Eating Apes Is Cannibalism – Served by Loggers & NGO Supporters
A major and controversial new book, “Eating Apes” by Dale Peterson with Karl
Ammann, is a deeply troubling yet engaging book which examines the
slaughter, for food, of humanity's closest primate relatives. African bushmeat
hunting has skyrocketed – threatening gorillas, chimpanzees and bonobos –
which given our shared evolutionary history, is akin to cannibalism.
As I am in final Ph.D. panic mode, I have not yet had the opportunity to read
the entire book. But a good skimming – particularly of the viscerally troubling
photographs of slaughtered primates – filled me with profound feelings of
sadness, and deep regret at the trajectory humans have chosen for ourselves,
our Planet and companion species. I will never forget pictures of “a severed
gorilla head, on a kitchen counter, wear(ing) the sad, glazed expression of a
betrayed friend. What looks at first like a leather driving glove, on a table amid
beer bottles, is a severed gorilla hand.”
Though such hunting has been practiced to various extents historically, more
recently European and Asian logging companies have carved new roads into the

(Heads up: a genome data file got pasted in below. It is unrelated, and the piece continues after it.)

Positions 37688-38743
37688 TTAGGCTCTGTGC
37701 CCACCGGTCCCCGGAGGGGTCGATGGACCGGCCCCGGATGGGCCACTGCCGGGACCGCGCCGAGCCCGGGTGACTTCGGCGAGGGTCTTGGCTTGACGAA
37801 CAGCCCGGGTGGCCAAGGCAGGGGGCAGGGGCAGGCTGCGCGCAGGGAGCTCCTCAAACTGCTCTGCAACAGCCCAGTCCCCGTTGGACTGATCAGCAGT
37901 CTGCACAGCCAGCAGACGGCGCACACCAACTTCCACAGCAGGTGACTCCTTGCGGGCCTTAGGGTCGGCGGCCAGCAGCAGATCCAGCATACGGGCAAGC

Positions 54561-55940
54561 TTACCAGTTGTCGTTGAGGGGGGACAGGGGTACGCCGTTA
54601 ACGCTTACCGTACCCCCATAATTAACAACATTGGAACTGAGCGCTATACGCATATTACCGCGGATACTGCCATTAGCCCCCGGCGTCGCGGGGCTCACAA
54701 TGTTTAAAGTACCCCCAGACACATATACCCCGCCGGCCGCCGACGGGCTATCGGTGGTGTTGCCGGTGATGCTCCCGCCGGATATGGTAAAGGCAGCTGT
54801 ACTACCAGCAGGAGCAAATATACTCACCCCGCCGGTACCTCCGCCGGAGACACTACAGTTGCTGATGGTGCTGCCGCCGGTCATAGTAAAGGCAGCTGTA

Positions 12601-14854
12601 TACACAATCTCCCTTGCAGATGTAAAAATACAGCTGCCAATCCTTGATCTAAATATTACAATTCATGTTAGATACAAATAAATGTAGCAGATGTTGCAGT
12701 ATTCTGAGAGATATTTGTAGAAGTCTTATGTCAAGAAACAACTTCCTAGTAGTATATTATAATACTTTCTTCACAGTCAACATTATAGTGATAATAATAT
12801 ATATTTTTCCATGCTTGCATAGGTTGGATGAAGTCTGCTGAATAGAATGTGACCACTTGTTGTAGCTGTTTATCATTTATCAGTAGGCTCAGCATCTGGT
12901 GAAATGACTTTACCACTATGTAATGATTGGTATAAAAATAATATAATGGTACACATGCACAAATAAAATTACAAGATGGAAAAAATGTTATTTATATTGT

forests, paving the way for hunters, traders and settlers. With foreign logging
providing infrastructure, a tenacious symbiosis between logging and hunting has
taken root and a thriving commercial enterprise in bushmeat has exploded.
Some of these loggers have been endorsed as “environmentally friendly” by
large mainstream environmental groups that support “certified” forestry that
industrially logs the World's last large, primary and old-growth forests.
The book is particularly critical of “sustainable logging” in such situations,
quoting and building upon past commentary presented here. The argument
that logging brings much-needed employment and development to Central
Africans is exposed as a falsehood. While “forest certification” sounds highly
progressive – it primarily benefits loggers and their corporate
environmentalists. There is no such thing as environmentally sustainable
commercial logging of primary forests.
Further, Amman questions the phenomenon of “feel-good conservation”,
whereby conservationists carry out token, fringe projects that they hail as
major successes, rather than addressing the root causes of deforestation and
species loss. As a result, systematic and widespread habitat loss continues
unabated while a false sense of forest conservation progress is marketed by
logging companies, governments and corporate NGOs.
We all want forest conservation success. But no good comes from denying the
reality of the situation – humans are eating their closest relatives, large forests
are disappearing forever, and the Earth shows signs of ecological collapse –
including water, oceans, atmosphere and land degradation. Conservationists
need to worry more about the root causes of ecological decline, and less about
building their PR based environmental empires. Get this book, read it (I plan to
soon, after done with dissertation), and work to end the bushmeat trade. Here
are two reviews of the book (the first much better) and information about how
to order a copy. I highly recommend it.